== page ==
The High West Son of Bourye (200 ml disposable glass flask)

Tasting notes:
      Shoe buckles.  A canvas tarp grommet.  Redskin peanuts boiled in safflower oil with the slightly burned skins still on. All of this bursts from the remarkable nose of this rye-bomb whiskey, like one of Ferdinand the Bull’s tormentors charging at a barrel filled with one clown and three pecks of dried corn.  The mouth is peppery and races over my teeth and gums like a Dakar Rally car about to overtake a pair of tandem hang gliders.  Of course there are notes of Bugles™ filled with alfalfa cream, the kind you’d find in the nightmare of a cannoli baker on the eve of a huge wedding delivery.  We thought that the rye cut in on the finish like a reuben from the Stage Deli; the bread is generously slathered with smoky butter and marzipan Jiffypop™.  But at this point you’ve discovered that your buzzbee flying disk, recently retrieved from an irrigation ditch, was then heedlessly hefted over a hedgerow of arbor vitae into a wedding reception punch bowl.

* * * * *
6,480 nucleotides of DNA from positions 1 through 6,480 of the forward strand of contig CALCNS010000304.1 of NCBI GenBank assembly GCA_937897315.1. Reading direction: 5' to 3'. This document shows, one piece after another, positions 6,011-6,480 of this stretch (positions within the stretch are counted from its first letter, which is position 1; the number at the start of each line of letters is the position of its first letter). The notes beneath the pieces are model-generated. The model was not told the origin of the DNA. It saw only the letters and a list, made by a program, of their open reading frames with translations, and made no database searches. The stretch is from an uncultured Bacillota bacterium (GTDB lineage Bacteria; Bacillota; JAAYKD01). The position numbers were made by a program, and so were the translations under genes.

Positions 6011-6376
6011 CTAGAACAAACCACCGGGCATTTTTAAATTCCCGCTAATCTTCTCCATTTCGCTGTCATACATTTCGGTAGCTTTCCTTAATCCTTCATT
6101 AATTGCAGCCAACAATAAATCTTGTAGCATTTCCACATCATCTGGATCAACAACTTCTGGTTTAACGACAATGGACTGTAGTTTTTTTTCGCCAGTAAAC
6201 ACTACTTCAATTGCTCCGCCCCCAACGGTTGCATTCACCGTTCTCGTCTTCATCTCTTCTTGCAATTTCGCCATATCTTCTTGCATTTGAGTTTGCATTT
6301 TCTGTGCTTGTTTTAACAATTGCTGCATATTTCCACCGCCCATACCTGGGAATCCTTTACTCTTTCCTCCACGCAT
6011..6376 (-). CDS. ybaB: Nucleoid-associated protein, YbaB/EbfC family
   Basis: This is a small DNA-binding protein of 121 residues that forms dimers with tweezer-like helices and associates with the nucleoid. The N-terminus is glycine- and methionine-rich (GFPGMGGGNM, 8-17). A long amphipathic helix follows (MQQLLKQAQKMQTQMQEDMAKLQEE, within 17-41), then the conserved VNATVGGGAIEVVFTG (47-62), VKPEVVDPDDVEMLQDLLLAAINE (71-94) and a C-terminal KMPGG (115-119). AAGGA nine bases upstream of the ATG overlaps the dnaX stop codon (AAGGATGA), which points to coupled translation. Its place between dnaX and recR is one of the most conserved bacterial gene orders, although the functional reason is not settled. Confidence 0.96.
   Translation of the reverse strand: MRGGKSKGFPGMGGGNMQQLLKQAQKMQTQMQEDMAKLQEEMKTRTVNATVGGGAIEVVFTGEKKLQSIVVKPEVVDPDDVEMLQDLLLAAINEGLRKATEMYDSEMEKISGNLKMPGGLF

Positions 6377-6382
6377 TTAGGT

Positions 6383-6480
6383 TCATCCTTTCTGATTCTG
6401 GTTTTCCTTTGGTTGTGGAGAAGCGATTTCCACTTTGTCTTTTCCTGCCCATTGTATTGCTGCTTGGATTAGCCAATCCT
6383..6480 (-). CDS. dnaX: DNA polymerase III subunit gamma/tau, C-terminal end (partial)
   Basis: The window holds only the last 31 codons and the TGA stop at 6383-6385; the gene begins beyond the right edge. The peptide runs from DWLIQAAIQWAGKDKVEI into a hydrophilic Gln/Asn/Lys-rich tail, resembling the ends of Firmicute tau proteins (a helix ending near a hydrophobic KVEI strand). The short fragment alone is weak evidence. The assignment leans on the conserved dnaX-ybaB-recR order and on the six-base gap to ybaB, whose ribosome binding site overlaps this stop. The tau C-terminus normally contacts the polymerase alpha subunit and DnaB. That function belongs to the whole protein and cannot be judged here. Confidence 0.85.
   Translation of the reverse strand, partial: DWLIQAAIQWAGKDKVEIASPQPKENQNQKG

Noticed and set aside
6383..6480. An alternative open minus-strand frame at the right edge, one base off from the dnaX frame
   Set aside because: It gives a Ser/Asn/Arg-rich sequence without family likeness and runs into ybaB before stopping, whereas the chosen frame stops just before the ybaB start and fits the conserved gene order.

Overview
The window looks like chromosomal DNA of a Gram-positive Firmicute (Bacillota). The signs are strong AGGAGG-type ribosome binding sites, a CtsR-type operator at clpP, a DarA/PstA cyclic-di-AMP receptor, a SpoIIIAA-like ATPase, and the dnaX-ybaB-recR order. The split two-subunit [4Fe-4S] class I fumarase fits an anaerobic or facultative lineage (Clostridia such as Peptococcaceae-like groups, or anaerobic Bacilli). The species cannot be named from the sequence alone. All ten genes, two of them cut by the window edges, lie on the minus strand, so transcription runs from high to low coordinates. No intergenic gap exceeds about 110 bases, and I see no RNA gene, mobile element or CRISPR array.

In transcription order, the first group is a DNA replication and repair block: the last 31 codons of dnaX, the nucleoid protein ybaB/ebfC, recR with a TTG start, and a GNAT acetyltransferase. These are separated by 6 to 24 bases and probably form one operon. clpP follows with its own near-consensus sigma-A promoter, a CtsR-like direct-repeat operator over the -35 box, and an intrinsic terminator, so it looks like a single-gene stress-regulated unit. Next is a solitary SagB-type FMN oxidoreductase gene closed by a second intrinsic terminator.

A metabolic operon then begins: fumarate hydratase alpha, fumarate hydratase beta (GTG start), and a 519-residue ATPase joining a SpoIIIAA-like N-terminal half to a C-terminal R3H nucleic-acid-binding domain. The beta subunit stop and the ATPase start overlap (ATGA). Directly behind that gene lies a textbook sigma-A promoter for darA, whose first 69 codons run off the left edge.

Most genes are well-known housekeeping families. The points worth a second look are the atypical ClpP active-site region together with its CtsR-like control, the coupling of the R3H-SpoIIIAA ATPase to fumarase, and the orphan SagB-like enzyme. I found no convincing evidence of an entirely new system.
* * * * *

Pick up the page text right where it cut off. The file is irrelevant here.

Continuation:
–On the scale of noteworthy sons with hyphenated names–
The High West Son of Bourye is Edward Bulwer-Lytton of “It was a dark and stormy night” fame–Whether you think he had perfervid turgidity or Victorian eloquence, Bulwer-Lytton is certainly noteworthy, as is this unique whiskey.




*–Our thanks to Troy Karnes and the great people at High West for the sample!

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